I had the good fortune to participate in a fantastic #engchat on Twitter this week. How We Write: Learning from the Process of Writing with Kelly Gallagher and Penny Kittle, Joining in were Meeno Rami, Georgia Heard and countless other educators with thought provoking tweets. What made this chat so meaningful was that it wasn’t just about student writing, but encompassed teacher writing as well. It really got me thinking about teachers and writers in a more profound way.
“You can’t call yourself a writing teacher if you are not writing yourself. “-Donald Graves
Occasionally I run into teachers who claim “I’m not much of a reader.” Luckily that is a pretty rare occurrence. In fact, the teachers in our district (Augusta, Maine) even have a 25 Book Challenge club going for the second half of the school year. We have conversations about books we love (or hate) and recommend books to one another based upon our knowledge of teachers preferences as readers. We created a Facebook page to stay linked and up to date with our progress. It has created a community around reading. We feel connected to other readers, we can appreciate what reading means in our lives and we share that passion with our students.
Now shift the conversation to writing…the declaration “I’m not much of a writer.” is something I hear teachers say all the time. Maybe we need to look more closely at why this is so prevalent. More importantly, I believe, we need to examine the question, “Does it matter?” Does our lack of confidence in our own writing influence our approach writing instruction? Does it shape how we respond and coach students to grow in their own writing? Does the perception of our own abilities reflect in the perception of our students’ abilities? How could it not? Our reality is shaped by the prism of experience and beliefs through which we see our world.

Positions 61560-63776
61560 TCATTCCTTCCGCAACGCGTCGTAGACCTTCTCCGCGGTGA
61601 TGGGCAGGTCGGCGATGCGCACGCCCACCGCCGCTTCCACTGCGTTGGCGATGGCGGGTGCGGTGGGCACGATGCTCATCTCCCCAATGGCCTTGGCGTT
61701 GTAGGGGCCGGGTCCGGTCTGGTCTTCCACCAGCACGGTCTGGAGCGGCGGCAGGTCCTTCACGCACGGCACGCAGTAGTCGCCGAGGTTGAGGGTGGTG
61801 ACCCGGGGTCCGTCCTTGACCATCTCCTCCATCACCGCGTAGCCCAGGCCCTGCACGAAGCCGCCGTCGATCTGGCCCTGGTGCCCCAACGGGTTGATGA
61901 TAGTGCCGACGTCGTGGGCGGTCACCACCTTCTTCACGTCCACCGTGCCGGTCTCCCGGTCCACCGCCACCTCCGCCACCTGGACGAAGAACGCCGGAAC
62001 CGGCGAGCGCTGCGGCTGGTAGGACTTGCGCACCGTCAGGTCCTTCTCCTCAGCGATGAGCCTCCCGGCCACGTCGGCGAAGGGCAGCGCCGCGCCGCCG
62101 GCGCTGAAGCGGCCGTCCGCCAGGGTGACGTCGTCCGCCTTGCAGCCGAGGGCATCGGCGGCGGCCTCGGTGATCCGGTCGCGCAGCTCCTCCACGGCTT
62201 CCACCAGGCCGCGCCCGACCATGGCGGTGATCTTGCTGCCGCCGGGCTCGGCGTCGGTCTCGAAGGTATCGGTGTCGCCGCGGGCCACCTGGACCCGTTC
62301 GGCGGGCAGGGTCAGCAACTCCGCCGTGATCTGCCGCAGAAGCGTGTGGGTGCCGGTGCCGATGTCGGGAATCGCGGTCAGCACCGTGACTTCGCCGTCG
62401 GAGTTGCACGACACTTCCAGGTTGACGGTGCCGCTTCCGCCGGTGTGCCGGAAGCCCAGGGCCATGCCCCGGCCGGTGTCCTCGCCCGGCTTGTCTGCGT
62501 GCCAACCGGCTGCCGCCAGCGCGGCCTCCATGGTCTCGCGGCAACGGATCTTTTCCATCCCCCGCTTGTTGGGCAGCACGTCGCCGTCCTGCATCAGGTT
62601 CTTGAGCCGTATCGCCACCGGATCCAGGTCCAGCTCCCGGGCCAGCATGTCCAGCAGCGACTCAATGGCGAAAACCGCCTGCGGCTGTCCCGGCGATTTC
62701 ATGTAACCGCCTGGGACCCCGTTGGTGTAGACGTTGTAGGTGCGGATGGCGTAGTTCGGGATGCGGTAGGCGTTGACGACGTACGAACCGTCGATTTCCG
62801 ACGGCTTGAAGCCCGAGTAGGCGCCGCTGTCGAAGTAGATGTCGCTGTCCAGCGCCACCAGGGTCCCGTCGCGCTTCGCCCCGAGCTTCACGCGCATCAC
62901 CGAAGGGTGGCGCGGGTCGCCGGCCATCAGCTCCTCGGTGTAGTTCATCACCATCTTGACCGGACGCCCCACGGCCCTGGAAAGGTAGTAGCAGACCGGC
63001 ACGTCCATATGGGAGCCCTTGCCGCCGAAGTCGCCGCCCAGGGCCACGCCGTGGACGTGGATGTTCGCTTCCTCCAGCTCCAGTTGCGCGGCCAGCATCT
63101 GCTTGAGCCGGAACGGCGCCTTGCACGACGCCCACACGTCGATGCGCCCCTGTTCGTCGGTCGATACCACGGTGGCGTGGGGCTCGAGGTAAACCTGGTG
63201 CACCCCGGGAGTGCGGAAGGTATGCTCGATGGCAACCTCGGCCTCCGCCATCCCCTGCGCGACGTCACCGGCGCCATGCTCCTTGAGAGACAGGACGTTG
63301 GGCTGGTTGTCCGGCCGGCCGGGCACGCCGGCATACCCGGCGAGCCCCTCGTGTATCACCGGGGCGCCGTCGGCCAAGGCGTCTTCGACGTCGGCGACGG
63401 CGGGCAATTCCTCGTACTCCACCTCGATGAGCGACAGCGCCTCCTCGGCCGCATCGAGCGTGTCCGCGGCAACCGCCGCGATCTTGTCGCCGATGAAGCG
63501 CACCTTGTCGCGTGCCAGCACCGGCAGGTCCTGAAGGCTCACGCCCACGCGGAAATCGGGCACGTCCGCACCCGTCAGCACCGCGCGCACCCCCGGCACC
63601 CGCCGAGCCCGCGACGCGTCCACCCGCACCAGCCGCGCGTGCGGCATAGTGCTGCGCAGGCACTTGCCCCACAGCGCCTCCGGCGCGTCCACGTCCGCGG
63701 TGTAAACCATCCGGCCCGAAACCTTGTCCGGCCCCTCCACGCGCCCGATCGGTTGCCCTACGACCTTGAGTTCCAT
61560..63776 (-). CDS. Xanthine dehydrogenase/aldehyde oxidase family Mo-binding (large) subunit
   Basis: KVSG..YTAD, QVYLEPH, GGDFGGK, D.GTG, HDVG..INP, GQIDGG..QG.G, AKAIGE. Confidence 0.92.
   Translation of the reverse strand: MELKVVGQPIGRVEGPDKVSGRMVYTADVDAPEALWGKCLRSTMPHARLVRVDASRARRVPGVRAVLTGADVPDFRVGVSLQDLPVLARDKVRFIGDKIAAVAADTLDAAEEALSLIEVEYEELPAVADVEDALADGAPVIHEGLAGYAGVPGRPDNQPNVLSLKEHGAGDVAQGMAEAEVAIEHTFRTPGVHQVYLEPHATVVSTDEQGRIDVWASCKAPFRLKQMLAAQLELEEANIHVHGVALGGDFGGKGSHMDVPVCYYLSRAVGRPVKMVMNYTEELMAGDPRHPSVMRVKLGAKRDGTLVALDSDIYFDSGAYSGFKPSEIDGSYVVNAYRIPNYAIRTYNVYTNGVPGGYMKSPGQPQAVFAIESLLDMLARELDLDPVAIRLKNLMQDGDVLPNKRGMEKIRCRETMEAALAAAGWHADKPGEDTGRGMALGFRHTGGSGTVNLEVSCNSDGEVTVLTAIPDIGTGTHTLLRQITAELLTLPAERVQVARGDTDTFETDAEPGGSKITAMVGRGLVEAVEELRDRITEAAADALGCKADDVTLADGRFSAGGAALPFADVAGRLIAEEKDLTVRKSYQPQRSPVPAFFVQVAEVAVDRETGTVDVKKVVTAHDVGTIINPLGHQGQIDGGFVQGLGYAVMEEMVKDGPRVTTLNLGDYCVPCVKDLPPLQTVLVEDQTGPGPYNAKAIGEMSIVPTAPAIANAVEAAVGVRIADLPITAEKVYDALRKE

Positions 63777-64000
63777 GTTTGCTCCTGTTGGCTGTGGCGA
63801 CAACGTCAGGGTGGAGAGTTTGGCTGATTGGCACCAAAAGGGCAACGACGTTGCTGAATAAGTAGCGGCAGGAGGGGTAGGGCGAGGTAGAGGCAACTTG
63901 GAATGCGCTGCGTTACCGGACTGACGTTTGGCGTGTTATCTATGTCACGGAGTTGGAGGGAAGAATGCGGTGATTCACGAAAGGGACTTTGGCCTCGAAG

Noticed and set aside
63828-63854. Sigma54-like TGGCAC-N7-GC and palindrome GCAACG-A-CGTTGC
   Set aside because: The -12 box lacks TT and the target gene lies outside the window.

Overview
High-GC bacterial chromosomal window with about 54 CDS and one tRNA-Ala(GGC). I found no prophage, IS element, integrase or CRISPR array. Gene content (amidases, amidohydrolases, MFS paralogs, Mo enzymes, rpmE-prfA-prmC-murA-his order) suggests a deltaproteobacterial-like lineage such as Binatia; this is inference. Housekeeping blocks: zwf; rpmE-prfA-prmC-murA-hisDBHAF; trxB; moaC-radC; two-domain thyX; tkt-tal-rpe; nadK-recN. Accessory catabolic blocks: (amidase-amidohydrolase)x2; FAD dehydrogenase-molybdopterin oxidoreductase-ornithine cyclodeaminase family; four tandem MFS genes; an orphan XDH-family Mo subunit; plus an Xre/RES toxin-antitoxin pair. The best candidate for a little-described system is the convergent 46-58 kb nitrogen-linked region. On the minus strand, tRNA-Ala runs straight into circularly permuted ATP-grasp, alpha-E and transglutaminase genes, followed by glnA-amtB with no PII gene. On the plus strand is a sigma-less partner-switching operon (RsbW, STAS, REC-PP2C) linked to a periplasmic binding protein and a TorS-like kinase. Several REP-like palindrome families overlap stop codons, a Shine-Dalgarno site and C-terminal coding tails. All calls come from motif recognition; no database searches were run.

When we are writers we can empathize with the act of putting our thoughts, ideas, and words on paper and waiting for a reader to judge their quality. We can experience the vulnerability of receiving feedback that may be less than beaming praise. We can understand how sometimes the ideas don’t flow, the right words don’t come, or the moments don’t explode the way we want them to.
When we are writers we can appreciate how much stamina it takes to stick with a piece you are sick of rereading. We can see how someone’s’ “suggestion” just sounds like criticism. We can see that coming up with ideas isn’t as simple as making a list of things we like.
When we are writers with our students we can make that mysterious process more visible. We can show our students that not everything that is written is good (yet)! We can show students the moves a writer makes; the countless decisions that are made on the fly in the creation of even a single sentence. We can show them the intention that is present in word choices, line breaks, sentence length, punctuation, repetitions, alliteration, figurative language, etc. We can show them how WE struggle, how all writers struggle from time to time. We can help to build GRIT into the writing process.